There is an excellent, and very detailed, account of the strange geoglyph at which notes "The giant geoglyph of the Marree Man was quick to become an icon of the small South Australian township and a popular tourist destination, but the famous carving can now barely be seen. While the site has never been accessible to the general public as it falls on Native title lands, the geoglyph is slowly fading through natural erosion. It is only a matter of time before the famous figure disappears forever, taking the secrets of its creation along with it."

Lake Eyre now known as Kati Thanda
Located to the north of Marree is Lake Eyre, Australia's most famous inland lake. It is located in an area which receives an annual rainfall of less than 125 mm per annum and yet it drains an area of central and north-eastern Australia which covers about 1.3 million sq km - or one sixth of the continent. 
The first European to see Lake Eyre was the explorer Edward John Eyre who reached Lake Eyre South in 1840. He thought it was part of Lake Torrens. The surveyor, G. W. Goyder, who mapped the area in 1860, named the lake after the explorer. 
The lake commonly records temperatures in excess of 50°C in summer and has been known to reach the extraordinary temperature of 61°C. It is actually divided into two - Lake Eyre North and Lake Eyre South - by the 13 km Goyder Channel. There is evidence that since Europeans first sighted the lake in 1840 it has filled only seven times: in 1886-1887, 1889-1890, 1916-1917, 1950, 1974-76, 1990, 2009-2011. Locals dispute this, arguing that there is a huge difference between the lake being full and water being visible in the lake. Much of the lake lies below sea level. Between 2009-2011 the inland rivers feeding the lake combined with local downpours (the remnants of Cyclone Yasi dumped 130 millimetres into the lake in a matter of hours) poured millions of litres into the lake.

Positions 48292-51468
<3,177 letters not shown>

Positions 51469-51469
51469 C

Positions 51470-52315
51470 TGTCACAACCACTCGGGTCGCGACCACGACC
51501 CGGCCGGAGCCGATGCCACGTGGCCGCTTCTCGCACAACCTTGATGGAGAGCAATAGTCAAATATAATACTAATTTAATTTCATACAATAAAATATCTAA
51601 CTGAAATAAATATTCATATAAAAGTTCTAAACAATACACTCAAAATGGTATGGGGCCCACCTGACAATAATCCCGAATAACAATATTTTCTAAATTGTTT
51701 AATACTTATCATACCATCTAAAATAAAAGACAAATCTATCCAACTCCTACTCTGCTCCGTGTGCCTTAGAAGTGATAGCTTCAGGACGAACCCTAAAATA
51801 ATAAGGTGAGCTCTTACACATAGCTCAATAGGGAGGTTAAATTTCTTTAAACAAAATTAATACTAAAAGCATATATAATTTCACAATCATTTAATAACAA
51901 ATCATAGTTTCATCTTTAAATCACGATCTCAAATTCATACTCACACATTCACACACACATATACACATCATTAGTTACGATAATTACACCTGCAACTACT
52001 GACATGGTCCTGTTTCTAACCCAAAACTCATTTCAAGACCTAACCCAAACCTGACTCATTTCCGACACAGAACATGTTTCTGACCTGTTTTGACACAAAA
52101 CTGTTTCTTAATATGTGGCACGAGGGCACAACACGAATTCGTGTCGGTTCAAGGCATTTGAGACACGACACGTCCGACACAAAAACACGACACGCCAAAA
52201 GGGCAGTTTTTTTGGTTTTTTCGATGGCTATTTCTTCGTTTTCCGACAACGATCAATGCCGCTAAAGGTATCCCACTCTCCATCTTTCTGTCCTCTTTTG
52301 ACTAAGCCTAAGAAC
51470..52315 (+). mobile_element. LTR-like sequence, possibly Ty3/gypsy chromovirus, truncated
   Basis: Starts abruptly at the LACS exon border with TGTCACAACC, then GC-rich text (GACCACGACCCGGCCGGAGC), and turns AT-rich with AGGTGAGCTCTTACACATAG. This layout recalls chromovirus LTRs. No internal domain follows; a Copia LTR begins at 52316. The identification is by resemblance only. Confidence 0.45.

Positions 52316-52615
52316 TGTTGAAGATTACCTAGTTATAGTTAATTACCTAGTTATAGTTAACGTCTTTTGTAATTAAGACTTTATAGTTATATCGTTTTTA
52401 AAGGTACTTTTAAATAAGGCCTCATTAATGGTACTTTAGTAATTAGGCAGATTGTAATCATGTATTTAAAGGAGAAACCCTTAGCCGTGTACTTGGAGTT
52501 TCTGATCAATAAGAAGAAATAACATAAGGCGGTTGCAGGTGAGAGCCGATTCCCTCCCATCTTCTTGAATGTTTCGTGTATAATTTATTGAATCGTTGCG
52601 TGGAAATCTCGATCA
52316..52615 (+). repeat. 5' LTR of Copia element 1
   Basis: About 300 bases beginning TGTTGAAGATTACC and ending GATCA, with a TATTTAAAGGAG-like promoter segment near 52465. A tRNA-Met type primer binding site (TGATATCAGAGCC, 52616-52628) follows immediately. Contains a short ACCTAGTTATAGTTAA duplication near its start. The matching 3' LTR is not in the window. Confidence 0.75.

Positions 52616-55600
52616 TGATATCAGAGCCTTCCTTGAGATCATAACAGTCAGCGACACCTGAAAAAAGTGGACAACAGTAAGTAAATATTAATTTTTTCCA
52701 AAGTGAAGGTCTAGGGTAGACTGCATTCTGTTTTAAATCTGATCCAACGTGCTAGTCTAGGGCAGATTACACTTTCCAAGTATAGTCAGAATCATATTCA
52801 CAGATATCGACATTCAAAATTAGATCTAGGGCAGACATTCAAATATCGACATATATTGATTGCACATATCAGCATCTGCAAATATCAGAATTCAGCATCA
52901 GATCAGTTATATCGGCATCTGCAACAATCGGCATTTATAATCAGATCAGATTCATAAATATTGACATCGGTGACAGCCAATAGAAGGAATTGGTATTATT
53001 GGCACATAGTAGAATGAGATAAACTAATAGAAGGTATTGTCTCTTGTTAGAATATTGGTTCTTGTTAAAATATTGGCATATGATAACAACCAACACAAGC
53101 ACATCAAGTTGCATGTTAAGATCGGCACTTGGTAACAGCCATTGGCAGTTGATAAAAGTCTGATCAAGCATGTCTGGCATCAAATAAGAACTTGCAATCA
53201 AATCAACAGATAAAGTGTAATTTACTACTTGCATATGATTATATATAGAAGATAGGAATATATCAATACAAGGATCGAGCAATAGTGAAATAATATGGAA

There is evidence that it was three times its current size (it really was Sturt's mysterious inland sea) about 30-40 000 years ago. Much of it lies below sea level and it is estimated that it has salt deposits exceeding 500 million tonnes. 
Lake Eyre North lies 90 km north of Marree and the Oodnadatta Track passes close to Lake Eyre South at a number of points. The lake achieved modern fame in 1964 when Sir Donald Campbell set a world land speed record of 645 km/h on it in his famous jet propelled 'Bluebird'.
The best way to visit Lake Eyre (on land) is to take a tour from Marree with Reg Dodd. See for details.

Arabunna Tours With Reg Dodd
Reg Dodd is a genuinely fascinating Aboriginal elder from the Arabunna - the indigenous people of the Lake Eyre region. Reg’s tours, which leave from Marree, include opportunities to explore and learn about local Aboriginal culture, tradition, sacred sites and rock arts as well as trips to the edge of Lake Eyre - this is special as the edge of the lake, while off the Oodnadatta Track, needs expert local knowledge to reach the shore. The Arabunna Tours website explains: "While travelling along the legendary Oodanadatta Track explore the ancient, natural wonders of the Lake Eyre Basin while sampling bush tucker and discovering bush medicines and other desert resources. Enjoy the tastes of cooking on ashes, camp oven cooking and billy tea and damper. Hear stories around the campfire about the old Ghan railway, the Overland Telegraph, the Afghans, the missions and the mines." See for details.

Joy Flights
There are a couple of "joy" flights out of Marree across Lake Eyre and to the plateau where Marree Man is depicted. Check out for details about Marree Hotel Joy Flights and Oasis Cafe Joy Flights.

Birdsville Track